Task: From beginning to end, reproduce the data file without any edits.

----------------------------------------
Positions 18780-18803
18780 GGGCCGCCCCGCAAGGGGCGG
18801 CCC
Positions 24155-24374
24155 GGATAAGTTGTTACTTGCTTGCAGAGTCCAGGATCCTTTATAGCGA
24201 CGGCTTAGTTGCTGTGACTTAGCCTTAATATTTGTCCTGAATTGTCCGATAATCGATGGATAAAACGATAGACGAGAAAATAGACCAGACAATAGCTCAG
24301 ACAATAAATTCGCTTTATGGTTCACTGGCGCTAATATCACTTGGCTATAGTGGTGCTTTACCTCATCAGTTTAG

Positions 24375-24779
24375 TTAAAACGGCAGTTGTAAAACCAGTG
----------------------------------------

Positions 18780-18803
18780 GGGCCGCCCCGCAAGGGGCGG
18801 CCC
Positions 24155-24374
24155 GGATAAGTTGTTACTTGCTTGCAGAGTCCAGGATCCTTTATAGCGA
24201 CGGCTTAGTTGCTGTGACTTAGCCTTAATATTTGTCCTGAATTGTCCGATAATCGATGGATAAAACGATAGACGAGAAAATAGACCAGACAATAGCTCAG
24301 ACAATAAATTCGCTTTATGGTTCACTGGCGCTAATATCACTTGGCTATAGTGGTGCTTTACCTCATCAGTTTAG

Positions 24375-24779
24375 TTAAAACGGCAGTTGTAAAACCAGTG